Auburn’s offense needs to get out to a fast-scoring start to limit the pressure in a second-half rivalry game. The Tigers have yet to get a win in three out of their last four SEC road games and will look to put on a strong performance in its last road test nearing the neutral-site games of the SEC Tourney.
Specified shots are what the Tigers should focus on in this final unranked matchup.
Auburn has made it clear that its players can get numerous shots off in most every matchup, but the quality of those shots is something Hoppa touched on after a scoreless first half against Florida.
“It wasn’t really adjustments, it was just talking to the team about shot selection and serve selection. I felt our shot selection in the first half wasn’t great,” Hoppa said after a scoreless first half against Florida. “We wanted to have more success getting the ball in behind the backs where you’re gonna get better looks at goals...We weren’t doing a good job in the first half.”
If Auburn can slow down on the offensive side of the ball and play a similar stop-and-go style game like the one Arkansas played against the Tigers, it could stand to generate many more solid scoring opportunities than it already has.
One thing to note: Alabama is undefeated at home this season in SEC play. A win for the Tigers could be a big confidence booster entering the long-awaited tournament weekend.
Iron Bowls of the Past
Auburn owns the all-time series against Alabama.
The Tigers hold a commanding 19-9-2 record over its in-state rival, suffering only two losses at the feet of the Tide in the past decade.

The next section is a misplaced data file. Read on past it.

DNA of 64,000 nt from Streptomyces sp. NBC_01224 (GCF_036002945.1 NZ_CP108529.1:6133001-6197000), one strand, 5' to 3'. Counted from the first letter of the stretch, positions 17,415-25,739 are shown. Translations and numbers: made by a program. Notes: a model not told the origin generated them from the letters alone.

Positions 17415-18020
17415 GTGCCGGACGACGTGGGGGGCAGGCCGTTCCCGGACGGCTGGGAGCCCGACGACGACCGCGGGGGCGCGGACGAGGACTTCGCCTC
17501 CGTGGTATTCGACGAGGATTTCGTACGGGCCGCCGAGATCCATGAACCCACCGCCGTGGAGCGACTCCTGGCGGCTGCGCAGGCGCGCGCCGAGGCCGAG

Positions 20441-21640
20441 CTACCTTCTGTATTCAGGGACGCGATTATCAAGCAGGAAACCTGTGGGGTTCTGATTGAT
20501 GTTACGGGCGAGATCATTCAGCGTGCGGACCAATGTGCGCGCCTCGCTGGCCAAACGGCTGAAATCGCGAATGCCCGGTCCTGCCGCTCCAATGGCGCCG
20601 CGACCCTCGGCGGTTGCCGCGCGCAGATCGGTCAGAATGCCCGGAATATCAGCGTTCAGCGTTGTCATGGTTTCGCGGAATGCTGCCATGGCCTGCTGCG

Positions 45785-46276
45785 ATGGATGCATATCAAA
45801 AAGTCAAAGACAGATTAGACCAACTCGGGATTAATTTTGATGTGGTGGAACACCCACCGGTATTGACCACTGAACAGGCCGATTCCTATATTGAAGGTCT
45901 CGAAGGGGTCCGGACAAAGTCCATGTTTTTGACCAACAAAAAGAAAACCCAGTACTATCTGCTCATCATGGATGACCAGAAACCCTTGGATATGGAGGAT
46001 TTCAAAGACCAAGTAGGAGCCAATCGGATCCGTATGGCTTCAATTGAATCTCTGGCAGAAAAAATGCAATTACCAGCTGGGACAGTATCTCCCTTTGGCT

The Iron Bowl of Soccer has been played since the year Auburn soccer was incepted in 1994, with the first game between the two schools ending in a 0-0 tie in Tuscaloosa. The first time the Tigers and the Tide played in Auburn just one year later, the Tide had a long ride home after suffering a 5-2 defeat at the feet of the Tigers.
Alabama saw success from 1996 to 1999 when it beat the Tigers five times in a row, but the momentum then shifted back in the favor of Auburn, which rode a seven-game win streak from 2012 to 2019.
More recently, Auburn found itself on the short end of the stick when it was sent home from the SEC Tournament in 2019 by Alabama, but reclaimed glory back in Tuscaloosa last year when it beat the Tide 2-1 for the most recent matchup by the two teams.
No. 19 Auburn (11-4-1) travels to Tuscaloosa to face Alabama (9-8-1) for the annual Iron Bowl on Thursday, Oct. 28 with kickoff set for 7 p.m. CST on SECN+.
The Tigers will find out their seeding and opponent for the first game of the SEC Tournament in Orange Beach, Alabama, following their outcome with the Tide and the rest of Thursday’s SEC matchups.
The first game of the tournament is lined up for Sunday, Oct. 31 at 1:00 p.m. CST. The full slate of games based on team seedings can be found here.
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Larry is a senior studying journalism with a minor in sociology. He is from Enterprise, Alabama and is in his third year with The Auburn Plainsman.